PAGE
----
• effective problem representation: in an early phase in the problem solving process, experts qualitative assess the nature of a problem and build a mental model from which they can organise the problem space, the novice quickly generate a superficial model that drives their performance;
  • self-regulatory skills: experts use self-monitoring skills that control their performance. These skills are less available in novices in early stages of performance.

As stated, the novice- and expert-behaviour in assessment has to be determined. The phases in the instructional design of performance assessment in presented in Table 2 can be divided in two types of assessment-skills: the skill to design and the skill to rate. In both of them an novice- and an expert-behaviour can be characterised. The following matrix illustrates this:

  EXPERT NOVICE
DESIGN A B
RATING D C

Ad A:
Systematic assessments have a clear purpose, are based on explicit criteria, rely on appropriate exercises, and include precise performance rating procedures. Stiggins (1987) distinguishes four phases in the design of performance assessment. The subphases can be regarded as tasks that need to be conducted in order to design sound assessments. In Table 2 the phases are illustrated.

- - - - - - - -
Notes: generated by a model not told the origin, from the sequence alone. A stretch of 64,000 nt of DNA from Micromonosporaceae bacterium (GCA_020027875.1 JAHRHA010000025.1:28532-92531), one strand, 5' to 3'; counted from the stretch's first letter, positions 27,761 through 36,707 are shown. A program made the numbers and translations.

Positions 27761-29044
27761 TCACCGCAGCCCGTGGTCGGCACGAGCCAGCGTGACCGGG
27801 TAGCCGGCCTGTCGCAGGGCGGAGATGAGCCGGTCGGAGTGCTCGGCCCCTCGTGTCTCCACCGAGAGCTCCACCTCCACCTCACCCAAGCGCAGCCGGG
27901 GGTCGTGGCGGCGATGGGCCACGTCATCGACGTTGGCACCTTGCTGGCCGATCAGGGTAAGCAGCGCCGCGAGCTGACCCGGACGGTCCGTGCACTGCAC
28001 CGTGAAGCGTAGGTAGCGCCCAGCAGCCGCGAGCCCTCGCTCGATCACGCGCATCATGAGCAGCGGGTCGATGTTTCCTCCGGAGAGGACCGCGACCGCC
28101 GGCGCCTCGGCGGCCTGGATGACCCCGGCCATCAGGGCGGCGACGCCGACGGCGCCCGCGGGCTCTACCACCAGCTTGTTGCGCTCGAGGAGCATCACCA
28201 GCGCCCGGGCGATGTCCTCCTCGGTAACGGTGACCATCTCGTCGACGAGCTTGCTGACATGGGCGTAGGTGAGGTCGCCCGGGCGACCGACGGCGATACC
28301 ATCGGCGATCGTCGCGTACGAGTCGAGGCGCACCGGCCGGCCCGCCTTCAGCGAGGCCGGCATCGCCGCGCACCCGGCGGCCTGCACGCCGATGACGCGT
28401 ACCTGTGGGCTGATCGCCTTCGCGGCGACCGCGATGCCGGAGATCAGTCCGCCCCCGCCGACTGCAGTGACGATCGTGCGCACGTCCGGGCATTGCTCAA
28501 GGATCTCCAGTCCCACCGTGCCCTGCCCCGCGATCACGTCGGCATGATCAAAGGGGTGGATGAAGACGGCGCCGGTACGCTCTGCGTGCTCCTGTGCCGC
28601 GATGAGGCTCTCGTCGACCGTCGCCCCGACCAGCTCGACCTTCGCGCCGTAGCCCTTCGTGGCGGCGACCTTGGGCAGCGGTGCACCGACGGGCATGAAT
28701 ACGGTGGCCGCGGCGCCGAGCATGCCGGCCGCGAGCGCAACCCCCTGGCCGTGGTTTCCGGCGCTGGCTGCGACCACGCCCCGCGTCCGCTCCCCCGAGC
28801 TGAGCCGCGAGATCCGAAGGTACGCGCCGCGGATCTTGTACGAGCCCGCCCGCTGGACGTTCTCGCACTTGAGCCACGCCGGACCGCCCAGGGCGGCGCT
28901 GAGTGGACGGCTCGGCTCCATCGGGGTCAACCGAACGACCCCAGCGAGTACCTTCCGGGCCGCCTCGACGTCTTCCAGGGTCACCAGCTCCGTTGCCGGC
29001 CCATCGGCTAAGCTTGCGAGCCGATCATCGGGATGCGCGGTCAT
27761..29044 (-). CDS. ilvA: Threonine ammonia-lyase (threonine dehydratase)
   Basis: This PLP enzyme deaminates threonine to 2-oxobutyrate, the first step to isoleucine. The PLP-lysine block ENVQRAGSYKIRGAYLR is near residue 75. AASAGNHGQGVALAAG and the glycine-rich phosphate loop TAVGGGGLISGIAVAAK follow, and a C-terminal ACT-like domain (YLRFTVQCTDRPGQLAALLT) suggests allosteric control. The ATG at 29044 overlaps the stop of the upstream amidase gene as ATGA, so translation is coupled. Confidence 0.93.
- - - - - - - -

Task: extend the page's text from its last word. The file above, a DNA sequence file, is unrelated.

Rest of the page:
Table 2: Expert-design and -development of assessments

1. Clarify the reasons for assessment: how are the results to be used?
specify decisions to be made on the basis of assessment: e.g. individual diagnosis, group needs assessment, grading, selection, evaluation. The given context determines which decision best describe the intended use;
specify decisionmakers by identifying the persons who will use the results to make the decisions;
specify use to be made of results: rank examinees or determine mastery;
describe students to be assessed: level, number, characteristics.
2. Clarify performance to be evaluated: what is the type of performance to be observed?
specify the content or skill typology for the assessment;
select the type of performance: e.g. evaluation of process of behaviour as it occurs, product. The question is for example if steps must occur in specific order or not;
list performance criteria: the dimensions of examinee performance (observable behaviour or products). The dimension of performance is to be specified in a definition and a performance continuum.
3. Design exercises
select form of exercises: the natural availability of dependable evidence and the seriousness of the decision are two factors that have to be taken into account in this subphase;